India has been invited to be a donor member of U.N.'s health care body UNITAID

To improve healthcare of millions of people in developing countries, an invitation has been extended to India by UNITAID — a United Nations body — to join it as a donor member.

The bulk of UNITAID's resources come from a small levy on airline tickets in several countries, while the rest is provided primarily by multi-year contributions from governments. This long-term and predictable stream of funding allows UNITAID to provide incentives for manufacturers to supply quality public health products at a reduced price and bring new formulations to the market.

Denis Broun, UNITAID executive director, met Civil Aviation Minister Ajit Singh recently in this connection. “I am aware this is not the best time in India as the economy of the sector is not good,” Mr. Broun told The Hindu.

However, a nominal Rs. 10-20 tax per ticket would not impact the traveller adversely but the resources generated would be huge given the sheer number of air travellers in India, he pointed out. “India joining the UNITAID group would be more as a signal of solidarity as it has taken such an important place in the global health scenario,” he added.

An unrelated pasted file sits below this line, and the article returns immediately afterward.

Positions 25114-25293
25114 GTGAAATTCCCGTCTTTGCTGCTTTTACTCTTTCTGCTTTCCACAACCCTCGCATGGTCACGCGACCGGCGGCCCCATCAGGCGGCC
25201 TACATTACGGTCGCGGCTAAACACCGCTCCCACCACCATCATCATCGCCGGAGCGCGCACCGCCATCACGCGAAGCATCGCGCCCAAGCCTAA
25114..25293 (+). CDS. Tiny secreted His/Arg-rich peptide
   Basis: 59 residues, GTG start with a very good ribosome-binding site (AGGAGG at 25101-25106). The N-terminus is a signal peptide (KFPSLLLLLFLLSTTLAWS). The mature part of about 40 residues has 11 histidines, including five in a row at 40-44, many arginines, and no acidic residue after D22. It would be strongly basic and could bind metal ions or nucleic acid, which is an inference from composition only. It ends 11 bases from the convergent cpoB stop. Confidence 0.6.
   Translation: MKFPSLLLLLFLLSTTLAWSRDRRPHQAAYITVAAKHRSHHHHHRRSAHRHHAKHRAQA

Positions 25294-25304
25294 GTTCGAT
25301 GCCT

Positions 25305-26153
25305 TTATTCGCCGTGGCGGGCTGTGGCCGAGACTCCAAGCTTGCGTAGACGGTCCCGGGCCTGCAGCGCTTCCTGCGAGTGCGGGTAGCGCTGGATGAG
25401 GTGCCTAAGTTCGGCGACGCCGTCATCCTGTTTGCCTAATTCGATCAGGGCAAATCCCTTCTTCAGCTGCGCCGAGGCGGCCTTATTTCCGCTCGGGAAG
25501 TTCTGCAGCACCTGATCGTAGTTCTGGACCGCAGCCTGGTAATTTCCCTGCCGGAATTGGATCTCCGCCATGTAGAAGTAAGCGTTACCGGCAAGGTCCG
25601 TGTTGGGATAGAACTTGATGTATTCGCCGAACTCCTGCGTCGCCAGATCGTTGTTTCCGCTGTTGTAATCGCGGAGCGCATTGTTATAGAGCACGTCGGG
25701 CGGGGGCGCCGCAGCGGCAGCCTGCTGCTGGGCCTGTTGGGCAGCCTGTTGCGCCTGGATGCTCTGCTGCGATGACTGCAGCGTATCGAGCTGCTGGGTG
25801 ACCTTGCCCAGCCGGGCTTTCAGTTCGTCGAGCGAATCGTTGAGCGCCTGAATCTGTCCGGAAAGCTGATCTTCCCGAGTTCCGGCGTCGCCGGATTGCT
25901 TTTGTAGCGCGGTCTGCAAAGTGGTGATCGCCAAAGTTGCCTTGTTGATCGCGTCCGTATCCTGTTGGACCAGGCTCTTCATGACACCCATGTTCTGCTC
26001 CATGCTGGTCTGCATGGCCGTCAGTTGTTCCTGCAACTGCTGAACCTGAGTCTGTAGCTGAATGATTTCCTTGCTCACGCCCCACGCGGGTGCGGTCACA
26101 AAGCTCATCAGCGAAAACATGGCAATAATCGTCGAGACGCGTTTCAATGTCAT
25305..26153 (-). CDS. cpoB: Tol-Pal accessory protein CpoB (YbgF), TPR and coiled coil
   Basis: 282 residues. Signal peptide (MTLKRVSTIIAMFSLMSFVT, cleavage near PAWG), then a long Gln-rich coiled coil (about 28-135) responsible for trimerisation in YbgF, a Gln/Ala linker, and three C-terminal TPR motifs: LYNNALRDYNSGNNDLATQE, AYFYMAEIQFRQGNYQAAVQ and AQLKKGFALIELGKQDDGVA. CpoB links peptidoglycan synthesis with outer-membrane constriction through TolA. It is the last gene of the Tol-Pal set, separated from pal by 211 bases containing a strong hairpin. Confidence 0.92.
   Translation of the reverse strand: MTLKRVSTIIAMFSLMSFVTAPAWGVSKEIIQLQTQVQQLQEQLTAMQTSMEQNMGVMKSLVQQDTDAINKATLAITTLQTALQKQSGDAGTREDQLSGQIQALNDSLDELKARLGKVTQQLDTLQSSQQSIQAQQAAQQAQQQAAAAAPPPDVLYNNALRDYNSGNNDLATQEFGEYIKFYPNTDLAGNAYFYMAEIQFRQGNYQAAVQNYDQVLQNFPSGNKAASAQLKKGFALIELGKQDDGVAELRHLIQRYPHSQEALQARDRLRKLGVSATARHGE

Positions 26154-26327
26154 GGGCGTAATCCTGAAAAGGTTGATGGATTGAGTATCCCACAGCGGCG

UNITAID's interest in India also stems from the fact that the latter is a huge producer of affordable generic drugs that are helping millions of people world over in HIV/AIDS, TB and malaria treatment. Mr. Broun's first meting will be followed up on a monthly basis.

UNITAID was established in 2006 by the governments of Brazil, Chile, France, Norway and the United Kingdom. Today it is backed by a formidable “North-South” membership, including Cyprus, Korea, Luxembourg, Spain and the Bill & Melinda Gates Foundation alongside Cameroon, Congo, Guinea, Madagascar, Mali, Mauritius and Niger.

UNITAID raised 60 per cent of its funds in 2011 through a levy on air tickets — an example of innovative financing in today's challenging environment. Nine countries have implemented the air ticket levy: Cameroon, Chile, Congo, France, Madagascar, Mali, Mauritius, Niger and the Republic of Korea. Norway allocates part of its tax on carbon dioxide emissions.

The air ticket levy can range from $ 1 for economy-class tickets to $ 40 for business and first-class travel. Passengers in transit are exempt and countries themselves can decide what rate and ticket class they would like to include.

The air ticket levy is implemented through the adoption of a law or decree. The levy is simply added to an existing airport tax, with all or some of the funds going to UNITAID.

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